Aspen Summer Words: Authentic Appalachia from Ron Rash
ASPEN – Ron Rash, a writer who was born, lives, works, teaches in, and writes about the Appalachian South, says there have been occasions when readers have voiced dismay over his depiction of the region. Rash understands the critique.In the stories in “Burning Bright,” a collection published in March, there’s a husband who slashes the tires of his wife’s car; a father who sells the diamond ring found by his son so he can buy meth; and a serial arsonist. In “Serena,” a finalist for the 2009 PEN/Faulkner Award, the title character is a Depression-era timber baroness who eliminates competitors and foes, real and imagined, with Lady Macbeth-like facility.Rash’s characters don’t tend to come toward the light in the final pages; his are not stories of redemption. They generally end with a brutal thump of self-deception, rationalization or the recognition that whatever misfortune has occurred is likely to continue. And the stories, taken as a whole, don’t measure an upward arc over time: the Depression-era farmer in “Hard Times,” the opening story in “Burning Bright,” becomes the contemporary grave-robber in another short story, “Dead Confederates.”Yet Rash, who is in his mid-50s, mentions a recent appearance he made at a college near his home in South Carolina. Any anguish the students felt over Rash’s depictions of Appalachia was lost in the appreciation they had for his honesty – that Rash had told the truth about his corner of the world, warts, meth addicts and all.”These people had gone through the things I write about in my books,” Rash said by phone. “And they didn’t mind that I wrote about their problems. They commented over and over that I got it right, and they said I’ve dignified their lives, or at least wrote about it honestly.”Rough economic times are not just a fact of life in Rash’s books; they are the essential condition. That may be simply a reflection of what the writer has seen. He observes that, while visiting eastern Kentucky a few years ago, he was astonished at the number of military recruitment materials, a sure indicator of economic despair.”Hard times seem to have always been there, and my work, I think, acknowledges that,” Rash said of Appalachia. “It’s a depressed area, still.”But challenging circumstances of any sort can serve as a useful literary tool. Put a character in a tough situation – unemployment, poor health, the victim of his own foolish decisions – and you’ve put him in a place where his true self can emerge.”I think these are situations in which people reveal themselves,” Rash said. “In their direst moments, people reveal themselves, in good ways and bad.”When I pointed out that the balance is heavily skewed toward the bad in his books, Rash gave a chuckle of recognition. But he was quick to make a point about his use of people in desperate circumstances: what gets revealed is not just their base instincts and an inability to improve their lot, but also their most human qualities.”My characters may be poor, and poorly educated, but the reader feels their humanity. If not, I’ve failed. If it’s about the eccentricities of these particular people, I’ve failed,” Rash said. “I think what I try to do is put my characters in brutal situations. But I think I also show them doing the best they can, deal the hand they’ve been dealt. They’re trying to do their best in a hard world. There’s not a cynicism toward them.”••••Rash is among the writers participating this week in the Aspen Writers’ Foundation’s Aspen Summer Words Literary Festival. This year’s festival is presented under the theme, Crossroads: A Literary Intersection of the American South, and no doubt much of the discussion will focus not just on the individual writers appearing in Aspen, but the broader topic of why the South has been such rich soil for literature.Part of the reason, says Rash, is the relatively slow pace at which Southerners have left the region. Rash says the editor of his French editions once told him that writers from the American South hold an esteemed place in Europe. Rash believes the reason is that Southerners share the European habit – not customary across the States – to stay put.”The South I grew up in was a slower-changing culture than the rest of the U.S. It was a slow migration. People stayed in these places for generations,” he said. Rash thinks the enduring relationship to the region allows people to cultivate an attachment to the stories, myths and characteristics of the place in a way that leads to great literature. It seems to be the case for Rash. He grew up in Boiling Springs, a one-stoplight town in southwestern North Carolina whose most prominent citizen was bluegrass pioneer Earl Scruggs. Rash never really left the area. He studied English at Gardner Webb University, in Boiling Springs; his grad-school years, at South Carolina’s Clemson University, an hour’s drive from Boiling Springs, counts as his getting-away period. Rash currently teaches at Western Carolina University, a few miles from where he grew up.”Having lived there so long, I have an emotional attachment to the place,” Rash said. “It’s helped me get a sense of this particular place. I know where my relatives were in 1800. I live on land that was in my family in the late 1700s. That sense of knowing the dirt is, for me, helpful.”Rash’s background both confirms and refutes stereotypes of the South. His rural roots are not far from him: Both of his parents were the first in their families to go to school; they met while working at a textile mill. But his father became an art teacher at a small college, his mother taught elementary school, and the two strongly encouraged their son to read and write.”I was lucky as a writer to know that blue-collar world, and knew that my parents, through hard work, gave me a middle-class existence,” he said. “There was a lot of emphasis in the family on reading.”Apart from the bond to the region, Rash mentioned two more aspects of the South that have contributed to his writing.One is the mountains of Appalachia, which are as vivid as any character in “Serena.””Living in that landscape, it has a deep impact. And that can be positive or negative,” Rash said. “It gives you womb-like protection, like the mountains are protecting you. But it can also make you feel powerless in the face of nature. That fatalism – I’ve seen it in my family, and even sense it in myself.”Rash has also sensed the condescending view outsiders can have of the South as a backwards, unsophisticated place. He doesn’t buy it, especially as regards the use of language. As a kid, he spent summers with his grandmother, listening to her words and stories.”It’s interesting for me to hear the media depict people in Appalachia as being sub-literate,” he said. “But I learned there was a way of using language that was not just utilitarian, but literate, interested in saying something in a meaningful way.”I heard my cousin use a phrase about a girl: ‘She didn’t have enough clothes on to wad a shotgun.’ Everything we look for in poetry was in that metaphor.”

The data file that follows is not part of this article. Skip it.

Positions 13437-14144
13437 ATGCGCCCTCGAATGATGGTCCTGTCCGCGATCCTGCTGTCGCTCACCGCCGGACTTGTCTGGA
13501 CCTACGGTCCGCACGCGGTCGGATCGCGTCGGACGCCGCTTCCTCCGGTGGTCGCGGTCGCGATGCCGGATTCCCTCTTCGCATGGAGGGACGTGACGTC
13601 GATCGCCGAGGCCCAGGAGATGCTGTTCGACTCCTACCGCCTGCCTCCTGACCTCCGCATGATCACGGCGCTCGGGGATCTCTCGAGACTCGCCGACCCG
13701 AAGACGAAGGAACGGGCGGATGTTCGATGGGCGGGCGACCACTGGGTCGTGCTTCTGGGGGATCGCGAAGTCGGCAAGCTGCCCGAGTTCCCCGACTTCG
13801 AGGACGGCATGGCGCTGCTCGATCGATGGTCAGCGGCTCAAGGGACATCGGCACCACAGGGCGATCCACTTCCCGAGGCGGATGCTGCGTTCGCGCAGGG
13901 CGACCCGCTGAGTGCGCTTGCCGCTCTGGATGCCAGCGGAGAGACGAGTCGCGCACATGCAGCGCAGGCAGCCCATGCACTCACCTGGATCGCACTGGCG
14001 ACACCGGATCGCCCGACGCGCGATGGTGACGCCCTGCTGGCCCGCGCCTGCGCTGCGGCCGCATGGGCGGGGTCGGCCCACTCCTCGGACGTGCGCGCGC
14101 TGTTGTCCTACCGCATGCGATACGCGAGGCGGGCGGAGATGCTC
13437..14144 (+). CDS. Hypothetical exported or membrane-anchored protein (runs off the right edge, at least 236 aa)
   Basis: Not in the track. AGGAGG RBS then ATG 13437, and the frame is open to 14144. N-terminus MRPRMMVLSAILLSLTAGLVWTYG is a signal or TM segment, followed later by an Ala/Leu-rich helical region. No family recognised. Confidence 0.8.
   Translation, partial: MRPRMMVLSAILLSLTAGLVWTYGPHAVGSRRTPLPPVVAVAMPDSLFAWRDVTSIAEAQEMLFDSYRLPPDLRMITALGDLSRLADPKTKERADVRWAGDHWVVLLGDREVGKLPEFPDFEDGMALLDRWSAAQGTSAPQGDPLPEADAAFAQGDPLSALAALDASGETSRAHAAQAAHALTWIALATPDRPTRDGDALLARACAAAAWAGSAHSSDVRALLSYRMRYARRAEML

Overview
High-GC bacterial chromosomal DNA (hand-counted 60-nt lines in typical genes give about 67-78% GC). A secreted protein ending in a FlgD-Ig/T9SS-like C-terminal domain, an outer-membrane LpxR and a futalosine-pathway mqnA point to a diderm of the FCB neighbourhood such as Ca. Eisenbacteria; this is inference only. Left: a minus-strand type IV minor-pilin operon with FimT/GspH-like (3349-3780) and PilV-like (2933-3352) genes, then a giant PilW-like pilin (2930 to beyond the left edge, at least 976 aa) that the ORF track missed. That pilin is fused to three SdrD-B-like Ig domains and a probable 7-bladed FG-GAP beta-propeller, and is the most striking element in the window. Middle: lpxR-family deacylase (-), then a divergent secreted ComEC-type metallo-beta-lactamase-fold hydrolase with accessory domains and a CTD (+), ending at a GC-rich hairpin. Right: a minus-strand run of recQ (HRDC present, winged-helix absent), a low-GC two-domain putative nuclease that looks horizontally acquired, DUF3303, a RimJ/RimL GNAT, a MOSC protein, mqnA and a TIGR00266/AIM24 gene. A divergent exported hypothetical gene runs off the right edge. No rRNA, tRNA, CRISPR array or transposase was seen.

The Aspen Writers’ Foundation’s Aspen Summer Words Literary Festival, featuring Dorothy Allison, Richard Bausch, Nikky Finney, Walter Isaacson, Randall Keenan, Colum McCann, Ron Rash and Kathryn Stockett, with a videoconference appearance by Ernest J. Gaines, is set for Sunday through Friday, June 20-25 at the Aspen Institute’s Doerr-Hosier Center. For full program details, go to firstname.lastname@example.org
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Aspen and Pitkin County have the largest black bear population and as such, are hoping for a big portion of a Colorado Parks and Wildlife grant to help educate and enforcement rules around securing trash.